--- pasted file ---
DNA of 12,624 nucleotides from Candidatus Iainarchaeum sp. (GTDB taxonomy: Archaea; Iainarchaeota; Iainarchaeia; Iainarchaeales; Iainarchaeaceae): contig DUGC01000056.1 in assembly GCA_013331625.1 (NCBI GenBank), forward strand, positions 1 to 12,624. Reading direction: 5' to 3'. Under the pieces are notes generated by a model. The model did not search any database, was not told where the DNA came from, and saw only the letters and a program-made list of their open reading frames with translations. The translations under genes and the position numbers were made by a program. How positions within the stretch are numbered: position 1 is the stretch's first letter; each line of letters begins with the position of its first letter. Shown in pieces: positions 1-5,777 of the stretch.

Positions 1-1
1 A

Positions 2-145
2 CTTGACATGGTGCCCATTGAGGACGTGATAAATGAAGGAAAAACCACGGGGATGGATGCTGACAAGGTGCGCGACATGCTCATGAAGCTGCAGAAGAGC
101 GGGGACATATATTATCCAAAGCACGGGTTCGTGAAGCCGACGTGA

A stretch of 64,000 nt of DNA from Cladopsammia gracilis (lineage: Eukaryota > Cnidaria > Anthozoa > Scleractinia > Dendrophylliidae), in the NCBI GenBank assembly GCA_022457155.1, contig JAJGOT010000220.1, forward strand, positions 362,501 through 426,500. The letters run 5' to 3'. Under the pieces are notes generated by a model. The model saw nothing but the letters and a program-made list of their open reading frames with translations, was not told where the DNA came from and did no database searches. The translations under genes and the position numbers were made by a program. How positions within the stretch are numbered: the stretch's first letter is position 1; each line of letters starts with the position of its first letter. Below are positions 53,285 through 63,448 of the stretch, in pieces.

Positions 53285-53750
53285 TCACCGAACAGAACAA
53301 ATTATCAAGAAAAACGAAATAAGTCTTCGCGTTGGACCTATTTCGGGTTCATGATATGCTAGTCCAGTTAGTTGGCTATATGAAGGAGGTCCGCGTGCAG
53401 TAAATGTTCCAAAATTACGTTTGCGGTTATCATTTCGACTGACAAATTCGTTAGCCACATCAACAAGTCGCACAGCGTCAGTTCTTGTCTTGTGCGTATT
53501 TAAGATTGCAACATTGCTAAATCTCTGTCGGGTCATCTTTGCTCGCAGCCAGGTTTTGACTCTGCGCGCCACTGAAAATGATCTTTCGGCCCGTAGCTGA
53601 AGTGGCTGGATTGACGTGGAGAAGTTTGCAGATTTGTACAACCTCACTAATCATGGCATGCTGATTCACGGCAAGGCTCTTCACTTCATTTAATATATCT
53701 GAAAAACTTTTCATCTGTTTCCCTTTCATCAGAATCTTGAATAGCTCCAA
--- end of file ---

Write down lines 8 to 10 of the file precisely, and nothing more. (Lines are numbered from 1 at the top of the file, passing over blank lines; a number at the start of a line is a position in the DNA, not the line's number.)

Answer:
Positions 53285-53750
53285 TCACCGAACAGAACAA
53301 ATTATCAAGAAAAACGAAATAAGTCTTCGCGTTGGACCTATTTCGGGTTCATGATATGCTAGTCCAGTTAGTTGGCTATATGAAGGAGGTCCGCGTGCAG